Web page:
I’m trying to get started on the actual composition of the technology and religion article, which estimable goal has been obstructed not only by the usual blank-page syndrome, but also by two particular problems specific to this task.
On one hand, I want to treat the questions in terms concrete enough to keep most readers engaged. I’m writing not only for those first-year college students whom I can count on staying with a highly-abstract meditation on technology, but also for less patient readers. Still, the concrete examples of technology about which I write today may strike readers two years hence (when the published book actually “drops”) as lame, if not utterly outmoded. Academic treatments of digitally-mediated interaction frequently emphasize MUDs — as though Usenet, email, instant messaging, online RPGs, and so on (I’m being fair, and not expecting academicians to have anticipated the expansion of MMRPGs or online environments such as Second Life) — whereas very few of my students, even the older ones, have the slightest experience with good ol’ MUDs. So impediment Number One involves attaining an effective degree and quality of particular examples.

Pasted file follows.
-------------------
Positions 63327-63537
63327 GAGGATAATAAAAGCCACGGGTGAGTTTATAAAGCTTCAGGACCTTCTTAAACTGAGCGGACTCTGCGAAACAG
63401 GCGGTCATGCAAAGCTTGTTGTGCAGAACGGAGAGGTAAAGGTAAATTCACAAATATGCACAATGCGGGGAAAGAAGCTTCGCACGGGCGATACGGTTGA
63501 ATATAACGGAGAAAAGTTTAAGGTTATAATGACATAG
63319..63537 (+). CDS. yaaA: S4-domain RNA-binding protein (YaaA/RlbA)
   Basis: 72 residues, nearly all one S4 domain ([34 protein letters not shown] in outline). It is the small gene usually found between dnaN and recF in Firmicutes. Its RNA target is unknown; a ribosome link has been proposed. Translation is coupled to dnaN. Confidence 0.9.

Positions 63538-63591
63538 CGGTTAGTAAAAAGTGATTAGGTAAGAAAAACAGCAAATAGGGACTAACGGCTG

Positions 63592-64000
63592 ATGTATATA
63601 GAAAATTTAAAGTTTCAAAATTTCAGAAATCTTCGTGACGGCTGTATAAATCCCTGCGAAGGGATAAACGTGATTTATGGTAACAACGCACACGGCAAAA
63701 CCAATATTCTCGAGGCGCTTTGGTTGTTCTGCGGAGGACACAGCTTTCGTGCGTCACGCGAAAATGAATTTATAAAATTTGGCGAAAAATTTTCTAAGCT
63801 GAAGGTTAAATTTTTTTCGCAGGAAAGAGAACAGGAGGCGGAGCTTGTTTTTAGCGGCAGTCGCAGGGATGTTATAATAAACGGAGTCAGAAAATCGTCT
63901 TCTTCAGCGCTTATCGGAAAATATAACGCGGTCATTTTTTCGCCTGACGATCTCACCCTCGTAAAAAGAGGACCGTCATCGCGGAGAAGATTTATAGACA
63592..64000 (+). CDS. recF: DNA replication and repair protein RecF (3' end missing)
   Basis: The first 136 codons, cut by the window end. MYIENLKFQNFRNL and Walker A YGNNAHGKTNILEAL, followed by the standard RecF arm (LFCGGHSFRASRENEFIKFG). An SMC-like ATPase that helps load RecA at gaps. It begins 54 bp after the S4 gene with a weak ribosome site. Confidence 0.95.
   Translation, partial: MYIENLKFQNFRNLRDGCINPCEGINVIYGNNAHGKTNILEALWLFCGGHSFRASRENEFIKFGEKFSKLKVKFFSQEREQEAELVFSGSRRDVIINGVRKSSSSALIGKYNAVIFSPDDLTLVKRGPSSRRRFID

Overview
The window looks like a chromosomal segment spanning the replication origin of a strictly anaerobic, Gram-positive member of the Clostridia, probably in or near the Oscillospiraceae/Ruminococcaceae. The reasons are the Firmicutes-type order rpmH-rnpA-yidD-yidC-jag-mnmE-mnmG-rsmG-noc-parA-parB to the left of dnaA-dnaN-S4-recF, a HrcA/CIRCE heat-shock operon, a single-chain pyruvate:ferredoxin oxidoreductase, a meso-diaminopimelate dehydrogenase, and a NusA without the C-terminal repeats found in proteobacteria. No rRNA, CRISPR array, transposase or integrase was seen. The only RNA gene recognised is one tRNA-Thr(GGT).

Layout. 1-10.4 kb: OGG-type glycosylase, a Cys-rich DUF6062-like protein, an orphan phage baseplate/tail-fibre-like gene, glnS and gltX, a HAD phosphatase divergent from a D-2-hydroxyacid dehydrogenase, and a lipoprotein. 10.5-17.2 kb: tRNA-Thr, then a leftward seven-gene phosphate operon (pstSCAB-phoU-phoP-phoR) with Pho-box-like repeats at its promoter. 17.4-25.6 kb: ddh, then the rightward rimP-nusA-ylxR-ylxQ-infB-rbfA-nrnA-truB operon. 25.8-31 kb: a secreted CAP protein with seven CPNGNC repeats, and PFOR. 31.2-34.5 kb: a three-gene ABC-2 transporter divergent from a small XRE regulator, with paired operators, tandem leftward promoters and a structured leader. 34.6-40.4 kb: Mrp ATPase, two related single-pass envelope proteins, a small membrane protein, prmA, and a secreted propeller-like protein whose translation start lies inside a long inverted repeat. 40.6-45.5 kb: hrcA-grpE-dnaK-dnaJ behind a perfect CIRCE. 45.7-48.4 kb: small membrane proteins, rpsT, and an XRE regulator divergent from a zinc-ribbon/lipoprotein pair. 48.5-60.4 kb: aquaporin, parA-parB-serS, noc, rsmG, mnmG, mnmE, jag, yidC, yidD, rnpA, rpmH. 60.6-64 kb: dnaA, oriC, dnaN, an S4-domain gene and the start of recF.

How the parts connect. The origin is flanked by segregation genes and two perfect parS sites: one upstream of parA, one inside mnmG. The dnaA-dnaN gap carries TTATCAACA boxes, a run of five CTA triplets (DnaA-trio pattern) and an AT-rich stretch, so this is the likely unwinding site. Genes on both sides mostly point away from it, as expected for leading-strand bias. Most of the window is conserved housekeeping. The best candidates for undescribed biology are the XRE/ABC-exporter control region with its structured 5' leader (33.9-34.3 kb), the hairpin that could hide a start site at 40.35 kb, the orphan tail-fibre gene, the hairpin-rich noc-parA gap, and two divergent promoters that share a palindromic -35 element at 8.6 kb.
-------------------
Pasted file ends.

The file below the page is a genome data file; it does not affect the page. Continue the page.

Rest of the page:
Impediment Number Two involves the opening, which (as my Writing Group colleagues will affirm) triggers such strong expectations from a reader that a good first paragraph or two can determine how carefully and sympathetically the audience considers the rest of the essay. I expect to use some narrative examples in the body of the chapter, but I’m leery of opening with an anecdote (especially an anecdote with a startling twist! at the end). So I’m fretting about how to sucker a wide range of college-level readers to pay attention to some challenging provocation in the pages that follow. Plus, of course, I must without question use my opening paragraph or two to prepare the audience for the direction and conclusion that the chapter will take.
Now, back to actually trying to do it, rather than simply blogging about it.